“Do It (‘Til You’re Satisfied)” became the group’s first hit, peaking at #2 on the Billboard Hot 100 and #1 on the R&B singles chart. It also charted high on the dance chart at #8, proving its big crossover success. It sold over a million copies and was given a gold disc. The album, also titled Do It (Til You’re Satisfied) went to the top of the R&B albums chart and #5 on the Billboard 200.
The group followed “Do It” with another single “Express,” written by the entire group themselves. It reached #4 on the Billboard Hot 100 and #1 both on the dance and R&B singles charts apiece. “Express” is also included on the album Do It (Til You’re Satisfied).
Other chart hits came in with “Give It What You Got” (#40 pop, #5 R&B) and “Peace Pipe” (#31 pop, #3 dance). Both of these track are included in their album Non-Stop, which went to #19 on the Billboard 200 and #1 on the R&B album chart.
After the hits, later career and disbandment
Like many other groups, B.T. Express experienced lineup changes. Leslie Ming and Michael Jones were brought into the group as the new drummer and keyboardist, respectively. Brook became an Islam convert and began using the name Jamal Rasool. However, Ming as well as songwriter Nichols soon left. Besides the lineup change, Scepter Records was experiencing a rocky financial status. So the group had a wider distribution deal with a major label Columbia Records. It could have been their chance to go back to their former success, but since the members had their own separate projects already, they found it hard to focus on the band’s production.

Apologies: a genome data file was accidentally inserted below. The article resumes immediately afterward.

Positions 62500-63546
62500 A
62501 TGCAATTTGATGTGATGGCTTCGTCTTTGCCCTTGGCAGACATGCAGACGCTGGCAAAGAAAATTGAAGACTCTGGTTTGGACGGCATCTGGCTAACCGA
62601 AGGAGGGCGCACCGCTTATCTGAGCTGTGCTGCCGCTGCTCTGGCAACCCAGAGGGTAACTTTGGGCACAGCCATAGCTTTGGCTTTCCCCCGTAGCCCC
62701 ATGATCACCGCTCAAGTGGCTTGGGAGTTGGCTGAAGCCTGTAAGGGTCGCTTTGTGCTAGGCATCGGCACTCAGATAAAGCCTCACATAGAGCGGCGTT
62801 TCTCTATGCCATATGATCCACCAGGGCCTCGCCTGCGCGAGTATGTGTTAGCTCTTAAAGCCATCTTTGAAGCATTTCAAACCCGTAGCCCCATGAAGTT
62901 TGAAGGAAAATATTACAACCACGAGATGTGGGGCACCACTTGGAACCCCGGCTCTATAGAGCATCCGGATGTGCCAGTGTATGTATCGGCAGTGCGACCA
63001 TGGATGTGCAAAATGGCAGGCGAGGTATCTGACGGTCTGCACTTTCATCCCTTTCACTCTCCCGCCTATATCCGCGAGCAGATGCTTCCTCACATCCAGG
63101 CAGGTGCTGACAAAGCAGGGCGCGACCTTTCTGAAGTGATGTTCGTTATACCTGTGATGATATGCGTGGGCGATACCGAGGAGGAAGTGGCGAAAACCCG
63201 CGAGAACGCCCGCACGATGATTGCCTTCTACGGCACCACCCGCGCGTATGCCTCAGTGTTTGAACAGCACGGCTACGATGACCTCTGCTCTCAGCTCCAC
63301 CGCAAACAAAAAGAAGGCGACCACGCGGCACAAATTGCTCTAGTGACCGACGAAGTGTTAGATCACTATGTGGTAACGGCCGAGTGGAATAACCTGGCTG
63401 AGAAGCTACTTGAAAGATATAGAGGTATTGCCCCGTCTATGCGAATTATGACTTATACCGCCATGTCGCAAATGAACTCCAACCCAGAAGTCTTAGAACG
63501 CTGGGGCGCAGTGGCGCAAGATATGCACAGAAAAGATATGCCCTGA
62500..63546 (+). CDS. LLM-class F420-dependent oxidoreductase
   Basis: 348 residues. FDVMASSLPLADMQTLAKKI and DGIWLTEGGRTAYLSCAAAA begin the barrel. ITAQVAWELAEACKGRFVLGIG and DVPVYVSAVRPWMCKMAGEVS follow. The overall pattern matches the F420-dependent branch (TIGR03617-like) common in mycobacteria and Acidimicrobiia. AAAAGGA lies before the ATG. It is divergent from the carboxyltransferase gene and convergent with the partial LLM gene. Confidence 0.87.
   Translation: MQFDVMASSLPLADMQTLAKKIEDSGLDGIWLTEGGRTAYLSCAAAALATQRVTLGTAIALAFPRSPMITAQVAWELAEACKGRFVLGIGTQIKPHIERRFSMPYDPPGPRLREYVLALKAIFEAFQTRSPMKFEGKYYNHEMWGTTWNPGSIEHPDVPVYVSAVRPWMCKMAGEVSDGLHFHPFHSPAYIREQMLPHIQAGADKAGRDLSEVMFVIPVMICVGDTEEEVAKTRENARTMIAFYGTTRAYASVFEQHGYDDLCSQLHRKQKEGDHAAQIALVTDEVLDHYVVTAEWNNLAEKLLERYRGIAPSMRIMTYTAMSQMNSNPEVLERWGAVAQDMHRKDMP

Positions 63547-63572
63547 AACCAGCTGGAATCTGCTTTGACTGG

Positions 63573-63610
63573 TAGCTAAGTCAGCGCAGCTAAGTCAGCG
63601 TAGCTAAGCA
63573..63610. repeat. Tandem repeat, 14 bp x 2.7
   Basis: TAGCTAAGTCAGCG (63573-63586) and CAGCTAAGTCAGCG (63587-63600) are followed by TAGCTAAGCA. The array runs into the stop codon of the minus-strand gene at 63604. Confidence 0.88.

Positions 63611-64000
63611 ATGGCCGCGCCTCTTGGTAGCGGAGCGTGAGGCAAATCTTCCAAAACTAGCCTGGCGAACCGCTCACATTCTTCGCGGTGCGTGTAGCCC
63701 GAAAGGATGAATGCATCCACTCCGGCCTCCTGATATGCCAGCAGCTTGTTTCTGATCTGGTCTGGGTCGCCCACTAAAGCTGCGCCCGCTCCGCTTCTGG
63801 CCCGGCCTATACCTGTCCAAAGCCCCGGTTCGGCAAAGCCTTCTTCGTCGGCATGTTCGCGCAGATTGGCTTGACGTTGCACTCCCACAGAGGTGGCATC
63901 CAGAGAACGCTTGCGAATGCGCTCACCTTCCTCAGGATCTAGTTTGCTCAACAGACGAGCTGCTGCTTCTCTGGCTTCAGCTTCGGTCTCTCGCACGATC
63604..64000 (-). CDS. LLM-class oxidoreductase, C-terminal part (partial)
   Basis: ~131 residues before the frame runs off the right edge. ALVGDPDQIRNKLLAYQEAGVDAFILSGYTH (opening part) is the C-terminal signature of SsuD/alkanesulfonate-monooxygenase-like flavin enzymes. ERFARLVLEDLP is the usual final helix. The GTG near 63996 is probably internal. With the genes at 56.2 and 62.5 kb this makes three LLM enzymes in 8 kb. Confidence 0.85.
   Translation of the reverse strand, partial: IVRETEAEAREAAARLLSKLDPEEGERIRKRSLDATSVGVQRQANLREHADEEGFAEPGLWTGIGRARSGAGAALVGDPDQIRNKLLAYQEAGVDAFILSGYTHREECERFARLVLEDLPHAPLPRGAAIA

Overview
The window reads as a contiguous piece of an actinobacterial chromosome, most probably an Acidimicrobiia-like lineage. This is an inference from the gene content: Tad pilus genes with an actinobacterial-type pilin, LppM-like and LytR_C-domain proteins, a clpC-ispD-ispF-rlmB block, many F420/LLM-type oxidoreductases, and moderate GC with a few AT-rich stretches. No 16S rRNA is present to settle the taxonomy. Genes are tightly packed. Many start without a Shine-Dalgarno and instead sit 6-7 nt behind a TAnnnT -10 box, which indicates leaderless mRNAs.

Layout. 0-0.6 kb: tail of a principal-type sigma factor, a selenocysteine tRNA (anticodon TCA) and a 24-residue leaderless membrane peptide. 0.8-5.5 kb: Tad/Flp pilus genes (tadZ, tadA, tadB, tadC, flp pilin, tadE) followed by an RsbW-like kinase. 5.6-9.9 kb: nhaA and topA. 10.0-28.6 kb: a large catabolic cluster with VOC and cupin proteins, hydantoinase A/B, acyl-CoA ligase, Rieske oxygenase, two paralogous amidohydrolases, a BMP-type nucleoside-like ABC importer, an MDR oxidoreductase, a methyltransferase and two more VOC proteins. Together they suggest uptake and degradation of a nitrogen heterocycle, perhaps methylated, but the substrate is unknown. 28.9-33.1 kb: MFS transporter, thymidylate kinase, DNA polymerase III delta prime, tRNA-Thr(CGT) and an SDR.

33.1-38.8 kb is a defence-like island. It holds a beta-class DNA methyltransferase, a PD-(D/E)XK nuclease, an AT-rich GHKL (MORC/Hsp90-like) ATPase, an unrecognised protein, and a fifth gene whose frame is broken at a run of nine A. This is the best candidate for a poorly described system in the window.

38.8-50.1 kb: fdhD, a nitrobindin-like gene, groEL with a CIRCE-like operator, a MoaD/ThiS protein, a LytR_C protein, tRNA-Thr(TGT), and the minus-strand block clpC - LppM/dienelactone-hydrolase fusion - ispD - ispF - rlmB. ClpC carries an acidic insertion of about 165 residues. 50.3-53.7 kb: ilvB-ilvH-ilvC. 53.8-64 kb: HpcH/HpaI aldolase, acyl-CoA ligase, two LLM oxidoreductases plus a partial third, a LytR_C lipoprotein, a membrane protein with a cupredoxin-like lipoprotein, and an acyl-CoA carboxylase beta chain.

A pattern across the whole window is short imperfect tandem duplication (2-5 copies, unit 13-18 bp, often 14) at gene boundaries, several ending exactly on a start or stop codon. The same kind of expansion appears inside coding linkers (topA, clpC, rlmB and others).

Under Columbia, the group had a few more minor hits throughout the late 70s and early 80s: “Can’t Stop Groovin’,” “Energy to Burn,’ “Shout It Out,” and “Stretch,” among others. They went on to record for other labels Record Shack, Earthtone, and King Davis, but it’s clear that they weren’t able to resurrect their previous success, along with the fact that disco was experiencing a decline in popularity (not to mention a backlash). B.T. Express disbanded in 1984. After the split, Michael Jones — who had used the Muslim name Kashif which Jamal had given him — experienced success as a solo performer, producer and songwriter during the 80s.